It’s a perfect series to binge-read during this lockdown and inspire the children to get to know their communities better when they are allowed out to play again. There are teachers’ notes available  and Thursday has an activity pack that could be used as inspiration for children to build their own for the others in the series. 

Zola, her friends and their adventures have become a friend over the last 18 months or so and it’s sad that the series is complete, but I’m glad they were in my life. 

 

Max Booth Future Sleuth – Map Trap

Max Booth Future Sleuth - Map Trap

Max Booth Future Sleuth – Map Trap

 

 

 

 

 

 

 

 

 

 

 

Max Booth Future Sleuth – Map Trap

Cameron Macintosh

Dave Atze 

Big Sky, 2021

125pp., pbk., RRP $A12.99

9781922265906

If you have a map, you must know where you’re going… but Max isn’t so sure.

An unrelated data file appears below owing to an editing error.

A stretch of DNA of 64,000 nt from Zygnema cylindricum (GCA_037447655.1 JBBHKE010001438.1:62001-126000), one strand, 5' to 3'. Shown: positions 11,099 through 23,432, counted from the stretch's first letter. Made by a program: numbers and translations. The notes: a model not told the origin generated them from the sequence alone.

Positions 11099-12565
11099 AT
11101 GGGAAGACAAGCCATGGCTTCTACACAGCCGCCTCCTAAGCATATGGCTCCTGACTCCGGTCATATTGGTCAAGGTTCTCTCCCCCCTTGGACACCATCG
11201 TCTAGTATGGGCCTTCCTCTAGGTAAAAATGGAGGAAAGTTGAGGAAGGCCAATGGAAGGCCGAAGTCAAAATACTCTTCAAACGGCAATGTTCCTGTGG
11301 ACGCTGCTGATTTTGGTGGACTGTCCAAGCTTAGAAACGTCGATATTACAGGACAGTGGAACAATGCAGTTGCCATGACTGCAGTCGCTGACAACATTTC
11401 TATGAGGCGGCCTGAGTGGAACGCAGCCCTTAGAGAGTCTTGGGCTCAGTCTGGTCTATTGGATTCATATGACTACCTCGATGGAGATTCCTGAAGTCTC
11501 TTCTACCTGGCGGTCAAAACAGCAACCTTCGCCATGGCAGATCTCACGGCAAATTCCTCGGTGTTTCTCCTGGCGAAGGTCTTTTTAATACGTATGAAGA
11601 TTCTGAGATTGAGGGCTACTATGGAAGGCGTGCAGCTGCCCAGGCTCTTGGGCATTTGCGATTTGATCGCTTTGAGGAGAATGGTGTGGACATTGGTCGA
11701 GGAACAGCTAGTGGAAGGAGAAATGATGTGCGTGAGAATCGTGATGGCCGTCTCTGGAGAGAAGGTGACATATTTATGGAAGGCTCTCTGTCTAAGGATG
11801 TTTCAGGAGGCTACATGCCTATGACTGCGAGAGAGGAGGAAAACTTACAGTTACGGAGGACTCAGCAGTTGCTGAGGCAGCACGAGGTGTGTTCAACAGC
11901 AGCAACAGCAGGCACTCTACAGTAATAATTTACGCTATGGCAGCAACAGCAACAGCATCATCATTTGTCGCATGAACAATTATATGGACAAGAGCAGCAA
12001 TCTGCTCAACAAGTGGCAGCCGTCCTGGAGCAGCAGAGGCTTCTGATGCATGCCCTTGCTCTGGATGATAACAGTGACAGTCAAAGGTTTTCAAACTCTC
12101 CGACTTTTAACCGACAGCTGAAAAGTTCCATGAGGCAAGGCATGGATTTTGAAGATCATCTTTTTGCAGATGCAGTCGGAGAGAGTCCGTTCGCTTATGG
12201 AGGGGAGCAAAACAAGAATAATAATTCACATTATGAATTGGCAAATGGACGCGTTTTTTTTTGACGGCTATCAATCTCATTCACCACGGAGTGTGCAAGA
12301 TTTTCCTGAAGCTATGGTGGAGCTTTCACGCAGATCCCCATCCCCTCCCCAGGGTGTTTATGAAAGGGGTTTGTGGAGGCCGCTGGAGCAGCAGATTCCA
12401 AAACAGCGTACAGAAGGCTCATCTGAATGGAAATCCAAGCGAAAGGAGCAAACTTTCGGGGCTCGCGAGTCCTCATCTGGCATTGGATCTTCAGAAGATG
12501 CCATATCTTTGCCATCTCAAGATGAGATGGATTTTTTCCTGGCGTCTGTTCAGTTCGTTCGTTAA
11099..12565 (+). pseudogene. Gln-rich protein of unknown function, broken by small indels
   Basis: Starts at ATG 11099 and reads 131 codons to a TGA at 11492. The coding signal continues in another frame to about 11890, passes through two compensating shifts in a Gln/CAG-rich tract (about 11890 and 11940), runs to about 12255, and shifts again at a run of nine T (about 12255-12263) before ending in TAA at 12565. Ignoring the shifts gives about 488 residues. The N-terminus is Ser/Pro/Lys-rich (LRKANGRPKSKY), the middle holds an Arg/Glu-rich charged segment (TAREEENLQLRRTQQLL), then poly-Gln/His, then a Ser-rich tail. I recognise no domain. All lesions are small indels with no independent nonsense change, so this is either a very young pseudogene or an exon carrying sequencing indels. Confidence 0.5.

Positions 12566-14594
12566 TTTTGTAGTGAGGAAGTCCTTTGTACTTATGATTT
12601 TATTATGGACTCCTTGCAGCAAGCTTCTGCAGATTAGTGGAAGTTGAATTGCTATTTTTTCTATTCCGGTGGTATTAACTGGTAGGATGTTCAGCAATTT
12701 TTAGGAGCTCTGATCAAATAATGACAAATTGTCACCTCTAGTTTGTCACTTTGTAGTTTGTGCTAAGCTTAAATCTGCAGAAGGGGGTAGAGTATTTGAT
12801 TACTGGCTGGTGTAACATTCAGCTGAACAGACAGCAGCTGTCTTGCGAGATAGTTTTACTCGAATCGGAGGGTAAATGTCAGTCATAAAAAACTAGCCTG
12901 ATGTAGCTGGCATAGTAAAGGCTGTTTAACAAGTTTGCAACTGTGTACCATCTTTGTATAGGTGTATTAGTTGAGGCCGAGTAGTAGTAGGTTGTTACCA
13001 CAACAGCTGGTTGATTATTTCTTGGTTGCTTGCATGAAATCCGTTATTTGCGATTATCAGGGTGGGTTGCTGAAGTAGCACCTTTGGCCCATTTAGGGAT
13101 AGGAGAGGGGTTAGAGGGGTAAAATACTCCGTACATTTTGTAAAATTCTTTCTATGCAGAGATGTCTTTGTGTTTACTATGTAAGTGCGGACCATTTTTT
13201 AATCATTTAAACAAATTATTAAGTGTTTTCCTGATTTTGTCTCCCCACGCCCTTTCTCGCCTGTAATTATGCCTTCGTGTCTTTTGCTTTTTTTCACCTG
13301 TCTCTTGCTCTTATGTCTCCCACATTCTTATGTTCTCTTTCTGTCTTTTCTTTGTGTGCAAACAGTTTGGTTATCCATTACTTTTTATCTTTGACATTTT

It’s 2424. Super Sleuth Max Booth is uncovering the secrets of 20th century gadgets with his faithful but slightly neurotic robodog, Oscar. There are sinister characters and challenges along the way.  So, when Max and his brainy beagle-bot, Oscar, find a 400-year-old navigation unit, they’re shocked to discover that it still seems to work. They trace its owner’s last journey and find themselves on the road to very big trouble!

Far from home, Max and Oscar cross paths with a bunch of bungling burglars, trying to zip away with a precious piece of old-tech art. Max and Oscar will need to map out a rapid plan to catch the thieves and navigate their way out of danger!